Garner’s Tip of the Day: Miscellaneous Entries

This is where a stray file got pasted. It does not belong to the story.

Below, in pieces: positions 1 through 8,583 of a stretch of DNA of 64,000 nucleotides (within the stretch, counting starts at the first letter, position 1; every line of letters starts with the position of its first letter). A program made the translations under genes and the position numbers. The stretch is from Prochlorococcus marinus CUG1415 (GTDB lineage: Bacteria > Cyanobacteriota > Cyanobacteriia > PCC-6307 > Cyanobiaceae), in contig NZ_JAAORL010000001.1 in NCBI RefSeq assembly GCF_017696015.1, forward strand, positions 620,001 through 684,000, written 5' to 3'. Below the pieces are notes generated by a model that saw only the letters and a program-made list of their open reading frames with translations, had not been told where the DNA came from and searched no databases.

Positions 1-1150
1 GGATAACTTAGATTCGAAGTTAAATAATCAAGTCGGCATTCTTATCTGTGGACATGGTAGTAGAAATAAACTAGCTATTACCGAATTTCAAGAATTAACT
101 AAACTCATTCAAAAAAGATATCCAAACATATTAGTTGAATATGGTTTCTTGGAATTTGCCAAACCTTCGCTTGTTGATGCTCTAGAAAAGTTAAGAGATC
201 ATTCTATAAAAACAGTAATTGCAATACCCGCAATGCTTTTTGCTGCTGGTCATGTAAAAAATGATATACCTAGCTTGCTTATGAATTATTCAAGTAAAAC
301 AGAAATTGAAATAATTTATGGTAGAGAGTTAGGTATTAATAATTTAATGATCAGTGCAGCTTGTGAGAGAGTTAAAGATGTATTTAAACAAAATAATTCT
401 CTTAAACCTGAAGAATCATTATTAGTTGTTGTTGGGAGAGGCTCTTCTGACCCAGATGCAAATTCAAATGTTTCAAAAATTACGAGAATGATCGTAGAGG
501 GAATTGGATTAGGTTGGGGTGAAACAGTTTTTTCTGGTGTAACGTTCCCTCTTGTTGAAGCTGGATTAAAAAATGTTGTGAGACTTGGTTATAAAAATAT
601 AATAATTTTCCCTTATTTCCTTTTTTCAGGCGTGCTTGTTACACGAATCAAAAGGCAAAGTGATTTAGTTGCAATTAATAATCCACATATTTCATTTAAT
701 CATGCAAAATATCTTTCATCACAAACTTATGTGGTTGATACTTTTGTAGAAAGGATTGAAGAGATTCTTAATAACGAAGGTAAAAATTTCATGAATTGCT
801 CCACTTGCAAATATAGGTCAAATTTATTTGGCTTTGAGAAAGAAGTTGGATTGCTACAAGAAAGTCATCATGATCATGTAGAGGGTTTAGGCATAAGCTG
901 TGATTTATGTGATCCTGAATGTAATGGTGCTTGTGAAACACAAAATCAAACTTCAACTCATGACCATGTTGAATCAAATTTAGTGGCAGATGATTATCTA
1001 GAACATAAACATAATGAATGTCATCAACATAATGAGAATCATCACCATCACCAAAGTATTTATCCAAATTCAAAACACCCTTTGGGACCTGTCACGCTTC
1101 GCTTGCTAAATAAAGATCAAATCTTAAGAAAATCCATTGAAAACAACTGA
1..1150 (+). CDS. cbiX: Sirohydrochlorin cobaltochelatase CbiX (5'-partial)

sum total of. This phrase is technically a redundancy — “sum” meaning “total” — but it’s a venial one not likely to disappear from the modern lexicon. And the phrase can be especially useful for emphatic purposes in such lines as “the sum total of our knowledge” — although a few sticklers would probably prefer “totality” there. sundry (= various) is, in American English, a quaint term with literary associations. The redundant cliché “various and sundry” ought to be avoided even in the most casual contexts. supererogatory has two almost opposite sets of connotations, some positive and others negative. The core sense is “going beyond what is required.” On the one hand, the word may connote “superfluous,” and it is often used in this way — e.g.: “The best opera directors accept this primacy of music in creating theatrical illusion; the worst ones swamp it with overblown stage effects [that] make the music, as it were, supererogatory.” Terry Teachout, “Words, Music, Opera,” Commentary, Dec. 1995, at 57. On the other hand, it may mean “performing more than duty or circumstances require; doing more than is minimally needed” — e.g.: “She believed that . . . Christian morality . . . requires supererogatory acts toward one’s neighbor, even the neighbor who is an enemy.” Vigen Guroian, “The New Nationalism & the Gospel Witness,” Commonweal, 14 July 1995, at 11. supernumerary is a fancy adjective meaning (1) “extra”; (2) (of an employee) “engaged only in case of special need”; or (3) “superfluous.” The word is sometimes wrongly written *"supernumery" — e.g.: “He was . . . a former supernumery [read ‘supernumerary’] police officer in East Windsor and had also served with the U.S. Navy.” “John F. Corbett” (obit.), Hartford Courant, 7 May 1997, at B10. *Invariably inferior forms. For information about the Language-Change Index click here. ——————– Quotation of the Day: “Passive voice will always have certain important uses, but remember that you must keep your eye on it at all times or it will drop its ‘o’ and change swiftly from passive voice to passive vice.” Lucille Vaughan Payne, The Lively Art of Writing 101 (1965).
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